Dr. Peter Herrle is professor emeritus at Technische Universität Berlin, where he was professor for International Urbanism and the director of the Habitat Unit at Faculty VI until 2012. He is also a permanent advisory professor at the College for Architecture and Urban Planning (CAUP) at Tongji University in Shanghai and consultant to international development organizations. Inspired by travels and studies in Central Asia and the Himalayas over the past 30 years, Herrle initiated a comprehensive four year research project on vernacular farmhouse architecture in the Himalayas and on the Tibetan Plateau, which he also supervised as principal investigator. He published extensively on architectural and urban development issues including architecture and identity, housing and governance and is founding editor of the ‘Habitat International’ series at LIT Publishers as well as co-editor of the ‘Megacities and Global Change’ series at Steiner Publishers.
Dipl. Ing Anna Wozniak served as senior researcher in the research project on vernacular farmhouse architecture in the Himalayas and on the Tibetan Plateau. Since 2004, she has been extensively involved in architectural survey and conservation projects in Nepal, Bhutan, Ladakh and Tibet cooperating with NGOs and government organizations. She graduated from Technische Universität Berlin in 2008 with a design project in Leh, Ladakh. She currently works as a freelance architect mainly in the Tibetan cultural region focusing on traditional building techniques and sustainable development in rural areas. She takes a special interest in rammed earth building technologies.
Lena Marike Wellmann holds a bachelor’s degree in Architecture from RWTH Aachen University and a master’s degree in Architecture from Technische Universität Berlin. Throughout her master studies, she has been dealing with architecture and urbanization issues in Asia. Through her experience in building survey work in Germany, Bhutan, Syria and Lebanon she has developed a special interest in architectural heritage documentation and conservation. Wellmann’s master thesis highlights questions of building culture and modernization in Bhutan. She has been part of the research team from the beginning and responsible for documentation and drawings. Since 2015, she works as an architect and freelance researcher in Berlin.
Peter Berten is professor emeritus at Technische Universität Berlin, where he was head of the Design and Building Theory Unit from 1995 to 2006. He is a member of the teaching team for a postgraduate master’s program in real estate management and urban development. He was visiting professor at the College of Architecture and Urban Planning (CAUP) at Tongji University in Shanghai and worked as a freelance architect and in partnership with architects, urban-planners and engineers in Berlin in a wide range of projects including housing, urban rehabilitation and preservation. Berten also worked on the development of prototypes for timber-frame constructions including energy-saving concepts and received the German timber-frame construction award. Since 2008 he has been involved with students in architectural survey and design projects in Ladakh.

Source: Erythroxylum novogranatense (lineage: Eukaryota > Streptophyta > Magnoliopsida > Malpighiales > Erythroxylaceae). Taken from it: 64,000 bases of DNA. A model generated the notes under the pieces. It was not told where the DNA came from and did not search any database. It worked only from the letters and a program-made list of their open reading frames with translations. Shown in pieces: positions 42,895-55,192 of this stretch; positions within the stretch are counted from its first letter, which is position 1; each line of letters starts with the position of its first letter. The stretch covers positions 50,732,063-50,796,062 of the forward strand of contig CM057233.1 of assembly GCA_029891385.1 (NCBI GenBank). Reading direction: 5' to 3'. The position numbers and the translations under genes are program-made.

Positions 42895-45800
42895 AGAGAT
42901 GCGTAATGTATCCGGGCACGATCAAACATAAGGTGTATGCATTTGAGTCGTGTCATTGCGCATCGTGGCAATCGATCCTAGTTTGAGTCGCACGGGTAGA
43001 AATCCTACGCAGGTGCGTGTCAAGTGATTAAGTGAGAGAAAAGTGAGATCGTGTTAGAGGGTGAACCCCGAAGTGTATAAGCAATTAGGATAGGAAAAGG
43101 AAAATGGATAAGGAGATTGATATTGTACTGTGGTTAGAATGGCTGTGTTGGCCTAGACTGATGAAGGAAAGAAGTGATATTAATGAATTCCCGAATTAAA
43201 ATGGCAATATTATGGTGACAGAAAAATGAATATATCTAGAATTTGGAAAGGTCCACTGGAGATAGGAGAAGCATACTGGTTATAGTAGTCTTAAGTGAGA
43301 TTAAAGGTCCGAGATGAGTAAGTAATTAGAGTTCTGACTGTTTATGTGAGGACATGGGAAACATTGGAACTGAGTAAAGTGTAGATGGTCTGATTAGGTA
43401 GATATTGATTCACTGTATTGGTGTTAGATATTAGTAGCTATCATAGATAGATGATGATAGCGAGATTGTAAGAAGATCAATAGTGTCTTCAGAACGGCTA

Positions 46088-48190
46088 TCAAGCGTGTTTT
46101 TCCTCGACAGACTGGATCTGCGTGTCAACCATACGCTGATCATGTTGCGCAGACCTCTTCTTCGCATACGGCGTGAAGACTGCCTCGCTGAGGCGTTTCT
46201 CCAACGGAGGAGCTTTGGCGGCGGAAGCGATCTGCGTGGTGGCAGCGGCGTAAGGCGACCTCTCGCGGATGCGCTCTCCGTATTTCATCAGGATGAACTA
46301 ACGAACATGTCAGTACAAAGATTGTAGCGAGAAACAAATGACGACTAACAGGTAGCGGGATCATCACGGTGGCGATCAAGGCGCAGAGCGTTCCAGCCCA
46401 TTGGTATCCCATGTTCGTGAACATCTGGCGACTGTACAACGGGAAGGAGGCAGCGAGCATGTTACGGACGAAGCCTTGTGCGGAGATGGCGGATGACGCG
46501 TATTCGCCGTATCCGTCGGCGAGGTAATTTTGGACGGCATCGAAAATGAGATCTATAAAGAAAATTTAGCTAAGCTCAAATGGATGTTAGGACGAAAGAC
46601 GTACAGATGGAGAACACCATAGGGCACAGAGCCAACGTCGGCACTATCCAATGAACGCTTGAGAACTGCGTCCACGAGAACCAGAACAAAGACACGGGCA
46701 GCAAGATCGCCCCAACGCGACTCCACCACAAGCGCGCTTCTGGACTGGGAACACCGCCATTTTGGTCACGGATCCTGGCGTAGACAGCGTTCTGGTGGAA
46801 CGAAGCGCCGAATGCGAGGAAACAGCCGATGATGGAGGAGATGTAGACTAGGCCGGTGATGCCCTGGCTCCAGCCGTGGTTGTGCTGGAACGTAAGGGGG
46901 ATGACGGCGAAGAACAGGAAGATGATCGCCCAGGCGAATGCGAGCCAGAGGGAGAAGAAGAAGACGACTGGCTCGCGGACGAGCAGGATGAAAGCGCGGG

Giacomo Ceccarelli holds a bachelor’s degree in Architecture and Construction Engineering from the Polytechnic University of Milan. He continued his studies at the Hogeschool van Amsterdam and worked as a freelance architect in Amsterdam and Berlin. Inspired by a survey on architectural heritage in Ladakh, he joined the team of the research project on Himalayan vernacular architecture for surveys and thematic mapping in the Khumbu Region, Nepal, in 2013. Ceccarelli graduated from Technische Universität Berlin in 2015 with a master thesis on eco-development for Madhyapur- Thimi in the Nepalese Kathmandu Valley. He currently works on a project for sustainable development of rural areas in Sichuan, China.
Nadja Borschewski graduated in interior design from the Detmold School of Architecture and Interior Design at OWL University of Applied Sciences, where she specialized on housing and hospitality architecture. She then continued her architectural studies at Technische Universität Berlin. After graduating with a master’s degree, she worked for several architectural firms and the Berlin
Senate Department for Urban Development and the Environment. Borschewski first experienced rural Tibetan architectural heritage while taking part in a field trip to Kham in Sichuan in 2012. After this experience, she became a member of the team and was responsible for documentation and drawings. She now works as an architect in an architectural firm in Stuttgart since 2015.
started his career as a journeyman in carpentry. He then obtained a master’s degree in architecture from Technische Universität Berlin in 2012. After graduating, he was working with German Welthungerhilfe in Nepal designing community centers and ‘Green Schools’. Since 2014, Becker has been working as shelter delegate for the German Red Cross in Nepal, Bangladesh and the Philippines. Throughout his career, an important focus of his work has been on participatory processes and the engagement of local skills and knowledge in planning and building processes.